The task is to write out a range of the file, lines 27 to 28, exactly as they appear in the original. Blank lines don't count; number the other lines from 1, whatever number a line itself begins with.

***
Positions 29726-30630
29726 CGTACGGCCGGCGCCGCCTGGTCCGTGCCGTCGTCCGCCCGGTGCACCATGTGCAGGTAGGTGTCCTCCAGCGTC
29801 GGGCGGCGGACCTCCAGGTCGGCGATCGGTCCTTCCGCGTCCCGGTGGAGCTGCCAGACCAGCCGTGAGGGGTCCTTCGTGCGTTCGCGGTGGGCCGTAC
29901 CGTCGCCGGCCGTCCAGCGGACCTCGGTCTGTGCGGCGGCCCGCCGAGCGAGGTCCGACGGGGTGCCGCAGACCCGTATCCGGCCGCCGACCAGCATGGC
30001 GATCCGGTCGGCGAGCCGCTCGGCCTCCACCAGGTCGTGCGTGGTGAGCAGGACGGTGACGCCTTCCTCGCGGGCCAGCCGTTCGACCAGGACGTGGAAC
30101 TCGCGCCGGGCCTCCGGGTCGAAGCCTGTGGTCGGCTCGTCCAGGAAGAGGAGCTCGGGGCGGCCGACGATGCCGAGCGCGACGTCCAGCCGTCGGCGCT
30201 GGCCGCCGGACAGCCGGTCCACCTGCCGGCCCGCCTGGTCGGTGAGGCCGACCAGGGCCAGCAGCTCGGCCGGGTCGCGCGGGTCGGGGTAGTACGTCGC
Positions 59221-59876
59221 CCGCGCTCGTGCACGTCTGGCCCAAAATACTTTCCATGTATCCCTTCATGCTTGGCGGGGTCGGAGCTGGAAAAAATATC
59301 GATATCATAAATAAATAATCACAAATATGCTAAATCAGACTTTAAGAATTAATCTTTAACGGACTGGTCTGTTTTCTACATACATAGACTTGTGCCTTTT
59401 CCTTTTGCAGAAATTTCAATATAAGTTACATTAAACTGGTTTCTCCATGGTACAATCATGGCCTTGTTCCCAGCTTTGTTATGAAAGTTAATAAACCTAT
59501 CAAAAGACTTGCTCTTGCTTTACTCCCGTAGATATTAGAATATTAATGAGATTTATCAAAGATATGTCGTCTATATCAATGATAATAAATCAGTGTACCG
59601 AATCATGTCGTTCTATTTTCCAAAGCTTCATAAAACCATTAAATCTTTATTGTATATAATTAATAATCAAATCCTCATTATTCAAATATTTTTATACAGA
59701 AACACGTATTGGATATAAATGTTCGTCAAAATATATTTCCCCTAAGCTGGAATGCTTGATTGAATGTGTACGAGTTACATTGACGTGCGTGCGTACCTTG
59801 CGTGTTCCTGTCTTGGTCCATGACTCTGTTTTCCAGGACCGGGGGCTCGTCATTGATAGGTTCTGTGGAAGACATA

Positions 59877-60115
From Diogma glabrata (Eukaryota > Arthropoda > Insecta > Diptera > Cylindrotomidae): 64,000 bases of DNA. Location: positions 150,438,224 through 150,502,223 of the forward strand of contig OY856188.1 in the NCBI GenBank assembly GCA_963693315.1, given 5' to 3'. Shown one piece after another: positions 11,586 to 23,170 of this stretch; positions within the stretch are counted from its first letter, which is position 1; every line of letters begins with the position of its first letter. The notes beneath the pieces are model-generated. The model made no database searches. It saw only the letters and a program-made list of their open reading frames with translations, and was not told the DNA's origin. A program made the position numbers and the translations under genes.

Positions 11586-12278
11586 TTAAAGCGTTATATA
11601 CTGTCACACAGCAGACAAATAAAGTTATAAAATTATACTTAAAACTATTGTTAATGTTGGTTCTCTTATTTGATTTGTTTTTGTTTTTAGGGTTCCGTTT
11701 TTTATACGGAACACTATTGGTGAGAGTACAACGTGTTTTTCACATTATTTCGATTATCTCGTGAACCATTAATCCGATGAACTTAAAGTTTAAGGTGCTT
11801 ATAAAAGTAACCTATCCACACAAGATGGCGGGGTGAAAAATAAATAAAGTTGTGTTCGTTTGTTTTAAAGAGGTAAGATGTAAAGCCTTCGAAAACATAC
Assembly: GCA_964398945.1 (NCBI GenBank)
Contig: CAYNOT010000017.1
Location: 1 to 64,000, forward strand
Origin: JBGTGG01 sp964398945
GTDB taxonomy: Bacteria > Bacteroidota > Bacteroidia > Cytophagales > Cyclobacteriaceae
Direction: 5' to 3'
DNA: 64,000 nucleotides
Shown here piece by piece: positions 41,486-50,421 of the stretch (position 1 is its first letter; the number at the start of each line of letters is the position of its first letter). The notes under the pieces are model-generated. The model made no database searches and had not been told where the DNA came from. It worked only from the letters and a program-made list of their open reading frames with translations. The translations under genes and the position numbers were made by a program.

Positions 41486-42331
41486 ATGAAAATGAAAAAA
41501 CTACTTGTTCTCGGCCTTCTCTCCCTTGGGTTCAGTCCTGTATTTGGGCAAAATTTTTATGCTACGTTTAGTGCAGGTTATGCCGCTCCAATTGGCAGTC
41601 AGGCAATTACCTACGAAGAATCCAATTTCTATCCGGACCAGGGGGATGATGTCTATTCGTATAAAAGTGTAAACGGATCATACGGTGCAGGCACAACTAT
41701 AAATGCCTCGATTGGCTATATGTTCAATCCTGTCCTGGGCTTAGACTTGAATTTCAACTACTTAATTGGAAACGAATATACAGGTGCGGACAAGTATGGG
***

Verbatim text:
GTDB taxonomy: Bacteria > Bacteroidota > Bacteroidia > Cytophagales > Cyclobacteriaceae
Direction: 5' to 3'